- any of several devices for sharpening razors, especially a strip of leather or other flexible material.
- Also strap. Nautical, Machinery.
- a rope or a band of metal surrounding and supporting a block, deadeye, etc.
- a metal band surrounding the pulley of a block to transmit the load on the pulley to its hook or shackle.
- a rope sling, as for handling cargo.
- a ring or grommet of rope.
- to sharpen on or as if on a strop.
Origin of strop
before 1050; Middle English (noun), Old English; cognate with Dutch, Low German strop; all probably < Latin stroppus, variant of struppus strap
Dictionary.com Unabridged Based on the Random House Unabridged Dictionary, © Random House, Inc. 2018
Examples from the Web for strop
In blocks, confines the hook and thimble in the strop home to the scores.The Sailor's Word-Book
William Henry Smyth
Annixter grunted good-humouredly, and turned to strop his razor.The Octopus
At the mouth are two beckets or iron rings, through which the strop is rove.Stories of the Ships
Lewis R. Freeman
This is better than to strop knives and other tools on your boots.Woodworking for Beginners
Charles Gardner Wheeler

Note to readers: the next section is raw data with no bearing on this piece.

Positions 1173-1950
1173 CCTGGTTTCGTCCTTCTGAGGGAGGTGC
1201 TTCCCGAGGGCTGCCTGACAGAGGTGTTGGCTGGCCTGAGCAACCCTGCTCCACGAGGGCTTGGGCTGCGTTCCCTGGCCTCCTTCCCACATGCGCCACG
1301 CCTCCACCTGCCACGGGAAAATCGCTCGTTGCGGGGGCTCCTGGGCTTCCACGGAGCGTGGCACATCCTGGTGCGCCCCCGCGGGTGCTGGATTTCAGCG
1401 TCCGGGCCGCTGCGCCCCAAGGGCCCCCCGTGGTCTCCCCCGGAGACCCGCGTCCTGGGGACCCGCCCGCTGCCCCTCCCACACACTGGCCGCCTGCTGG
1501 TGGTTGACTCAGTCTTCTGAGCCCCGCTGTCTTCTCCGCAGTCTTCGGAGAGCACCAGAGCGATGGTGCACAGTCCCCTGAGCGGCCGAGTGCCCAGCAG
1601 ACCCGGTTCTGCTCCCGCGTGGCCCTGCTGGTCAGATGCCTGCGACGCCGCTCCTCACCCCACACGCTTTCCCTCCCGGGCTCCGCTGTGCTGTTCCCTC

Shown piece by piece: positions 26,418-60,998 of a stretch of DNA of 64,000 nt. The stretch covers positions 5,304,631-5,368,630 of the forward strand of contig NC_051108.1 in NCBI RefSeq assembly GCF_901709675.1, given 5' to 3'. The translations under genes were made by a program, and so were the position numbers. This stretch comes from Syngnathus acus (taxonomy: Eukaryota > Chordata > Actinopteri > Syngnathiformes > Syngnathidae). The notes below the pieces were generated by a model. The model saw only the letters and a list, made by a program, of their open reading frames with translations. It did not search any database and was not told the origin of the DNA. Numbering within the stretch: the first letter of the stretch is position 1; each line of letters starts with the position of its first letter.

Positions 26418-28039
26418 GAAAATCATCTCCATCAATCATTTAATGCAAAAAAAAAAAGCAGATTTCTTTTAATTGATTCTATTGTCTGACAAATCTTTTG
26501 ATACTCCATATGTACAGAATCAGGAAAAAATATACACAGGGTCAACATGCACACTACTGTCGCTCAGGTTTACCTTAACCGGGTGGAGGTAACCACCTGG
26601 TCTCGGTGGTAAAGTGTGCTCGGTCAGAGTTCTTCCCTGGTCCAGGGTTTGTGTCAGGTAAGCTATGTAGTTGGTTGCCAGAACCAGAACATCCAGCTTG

The strop should be not less than twenty inches long and two inches wide.Shaving Made Easy
- a leather strap or an abrasive strip for sharpening razors
- a rope or metal band around a block or deadeye for support
- mainly British informal a temper tantrumhe threw a strop and stormed off
- (tr) to sharpen (a razor, etc) on a strop
C14 (in nautical use: a strip of rope): via Middle Low German or Middle Dutch strop, ultimately from Latin stroppus, from Greek strophos cord; see strophe
Collins English Dictionary - Complete & Unabridged 2012 Digital Edition © William Collins Sons & Co. Ltd. 1979, 1986 © HarperCollins Publishers 1998, 2000, 2003, 2005, 2006, 2007, 2009, 2012
Word Origin and History for strop
Online Etymology Dictionary, © 2010 Douglas Harper